Thomas Barlow – @tbarls
Like many people I have been in and out of work over the past couple of years.
Every job is temporary, or low paid, or unspecified hours, or all of them together. And all of the jobs come to an end.
Recently I decided that I was going to stop this cycle and follow my dream of becoming a writer. This is it, this is what I will do, or die in the process.
So when I was told, suddenly, by my advisor, that I had to come in every day to the jobcentre for the next two weeks at least, I finally felt confident enough to speak back.
Though not at the time I was told. As my interview was ending my advisor told me
“Oh, and you have to come in every day for the next two weeks, starting tomorrow”
“Really? Oh ok” I replied meekly and got up to go. Oh come on Barlow, you are supposed to be a Welfare rights journalist, try again!
“Actually, um,” I sat down. “Err, could you tell me why I have to come in?”
“Oh I don’t know, we don’t have time to cover that here. I have booked you an appointment with your special advisor to help you sign off as you are going to declare yourself self-employed. You can ask them”
“Ok, when will I meet them?”
“Is this really necessary? I just want to sign off with the right support, do I need to come in?”
“If you don’t come in you’ll be sanctioned. It is as simple as that.”
I half expected her to say ‘I don’t make the rules…” Or “Just doing my job…”
I go home. Raging.
It is the straw.
There is no explaining it, but all the humiliation and fear and shame of years of sporadic employment wells up within me, and makes me unfathomably angry.
From the outside it may seem perfectly reasonable. You don’t have a job, you should do what you’re told, and shut up.
And that is part of the fear and misery of being unemployed.
You don’t feel like you have the right to be treated like a human. It is perfectly fine to be treated like cattle, for the mere crime of being unable to become a wage slave.
I am signing off. Forever. All the years of being treated as ‘less than’ finally bubble up through my usually meek and polite barriers. I am going to talk about this.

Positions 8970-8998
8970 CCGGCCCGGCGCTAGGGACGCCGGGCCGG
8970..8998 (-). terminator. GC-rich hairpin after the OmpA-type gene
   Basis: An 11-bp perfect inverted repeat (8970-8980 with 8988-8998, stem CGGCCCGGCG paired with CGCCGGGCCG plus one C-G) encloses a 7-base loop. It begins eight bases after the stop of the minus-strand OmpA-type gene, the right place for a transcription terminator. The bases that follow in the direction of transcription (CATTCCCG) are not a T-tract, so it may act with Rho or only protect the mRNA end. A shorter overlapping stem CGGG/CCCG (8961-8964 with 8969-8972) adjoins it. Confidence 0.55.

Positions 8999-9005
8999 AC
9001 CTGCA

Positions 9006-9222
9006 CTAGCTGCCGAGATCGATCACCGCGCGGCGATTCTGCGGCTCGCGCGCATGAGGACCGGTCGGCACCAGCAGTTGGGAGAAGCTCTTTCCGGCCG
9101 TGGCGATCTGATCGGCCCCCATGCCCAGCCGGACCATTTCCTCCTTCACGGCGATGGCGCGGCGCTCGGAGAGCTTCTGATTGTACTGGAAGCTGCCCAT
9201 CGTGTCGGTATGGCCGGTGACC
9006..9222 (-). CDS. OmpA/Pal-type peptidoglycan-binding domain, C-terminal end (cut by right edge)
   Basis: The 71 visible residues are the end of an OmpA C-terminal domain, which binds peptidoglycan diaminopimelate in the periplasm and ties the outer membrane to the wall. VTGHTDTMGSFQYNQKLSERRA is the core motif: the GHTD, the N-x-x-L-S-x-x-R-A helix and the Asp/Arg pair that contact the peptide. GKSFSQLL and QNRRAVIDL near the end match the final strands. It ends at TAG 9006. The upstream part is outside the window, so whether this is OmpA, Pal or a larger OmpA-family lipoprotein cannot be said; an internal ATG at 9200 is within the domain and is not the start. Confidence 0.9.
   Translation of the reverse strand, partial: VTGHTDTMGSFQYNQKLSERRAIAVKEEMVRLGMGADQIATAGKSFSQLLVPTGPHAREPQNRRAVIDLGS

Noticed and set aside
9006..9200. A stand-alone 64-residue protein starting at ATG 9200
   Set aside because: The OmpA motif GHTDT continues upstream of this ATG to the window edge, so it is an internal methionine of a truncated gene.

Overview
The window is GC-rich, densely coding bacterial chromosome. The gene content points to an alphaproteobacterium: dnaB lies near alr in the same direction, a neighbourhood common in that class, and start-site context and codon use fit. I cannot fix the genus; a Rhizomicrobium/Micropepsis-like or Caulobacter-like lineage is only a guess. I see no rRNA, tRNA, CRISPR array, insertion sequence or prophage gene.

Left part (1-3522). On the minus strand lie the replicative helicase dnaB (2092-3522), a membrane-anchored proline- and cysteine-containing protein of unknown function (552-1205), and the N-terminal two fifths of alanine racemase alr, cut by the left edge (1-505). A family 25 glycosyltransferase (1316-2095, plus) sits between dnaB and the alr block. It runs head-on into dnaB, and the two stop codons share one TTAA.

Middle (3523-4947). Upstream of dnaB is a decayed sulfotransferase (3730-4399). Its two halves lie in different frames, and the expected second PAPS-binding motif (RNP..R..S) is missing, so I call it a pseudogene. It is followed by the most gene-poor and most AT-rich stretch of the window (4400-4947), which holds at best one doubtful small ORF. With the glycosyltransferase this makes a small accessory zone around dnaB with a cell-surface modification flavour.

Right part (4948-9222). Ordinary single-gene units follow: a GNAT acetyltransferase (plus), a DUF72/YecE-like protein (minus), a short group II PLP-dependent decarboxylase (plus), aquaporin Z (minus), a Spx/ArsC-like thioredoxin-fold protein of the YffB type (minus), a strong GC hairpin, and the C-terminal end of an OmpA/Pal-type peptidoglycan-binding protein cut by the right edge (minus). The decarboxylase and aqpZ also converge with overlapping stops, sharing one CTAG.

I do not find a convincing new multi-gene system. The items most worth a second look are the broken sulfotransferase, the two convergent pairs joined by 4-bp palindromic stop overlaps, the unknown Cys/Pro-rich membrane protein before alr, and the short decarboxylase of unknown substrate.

I arrive at 10.30am, on the dot.
“If you can just take a seat here, I will sign you in.”
“Why am I here?”
“If you can just take a seat…”
“Why am I here?”
“Has no one explained? Well I am afraid I can’t tell you. All I know is if you don’t sign this and sit here, we can take your benefits away.”
“You mean my right to live? Why?”
“I’ll see if I can get someone to answer your questions now, then.”
I am introduced to my special advisor.
“So why am I here? This isn’t in my jobseekers agreement.”
“Quite frankly Mr Barlow, we can do what we like with you. You have to come in when we tell you to, or else we will sanction you.”
“You mean you will take away the means for me to live. Fine. You have the gun to my head, why am I here?”
“You shouldn’t see it as a gun to your head. This is an opportunity. I have loads of clients who wish they could be in here daily.”
“Well I don’t. And it is a gun to my head. You can take away all of my money, make me homeless and allow me to starve. You know sanctions kill people right? It’s a nice word for a dirty act.”
“Look Mr Barlow, quite frankly we have got the powers we wanted. Not everyone sees it that way, but I do. There are people who do spend their time actively job seeking. If you are not willing to search for a job for 35 hours a week…”
“We deserve to die?”
“Because that’s the crux of it isn’t it? You are saying that in a world of plenty, where there is way more than enough to go around” and there is you know, more homes than homeless, more food in the bin than the hungry could eat, more energy in the world than we all could use “that if I refuse to be disciplined by you and the state, then I should die.”
“I know what you are saying, I used to be a job seeker myself” They always have been, job advisors. “I know how hard it can be. I was refused benefits for months, you don’t have to die.” Nice change of tack.
“How did you get through it?”
“I lived with my mum who supported me.”
“So what about people without family, or without means, or without space, or spare cash? I mean isn’t this the point of Welfare? It is a way of looking after each other, because we all have – or should have – more than enough. It isn’t supposed to be disciplinary. It is not supposed to be something you punish people with, force them to do unwaged work, or make them feel small.”
“That’s not what I want to do. I want to help people back into work.”
“But that isn’t what you do any longer is it? You have to find ways to take our means to live away from us.”
“Well it is not what I want to do.”
“OK. So why am I here again?”
“Because if you don’t come in you’ll be sanctioned.”
I spent the two weeks writing articles and emails on my phone in the job centre. The computers didn’t have access to email (though they did have access to facebook), so i just made do.
After making a fuss about the pointlessness of the whole exercise, I was left to my own devices.
My fellow ‘jobseekers’ (I would prefer to think of them as human beings, but there we go), spent the two weeks bemusedly looking at Facebook and LinkedIn, before occasionally asking if they could leave to go on a job interview. They twiddled their thumbs and kept their heads down.
I guess that is what they want from us all.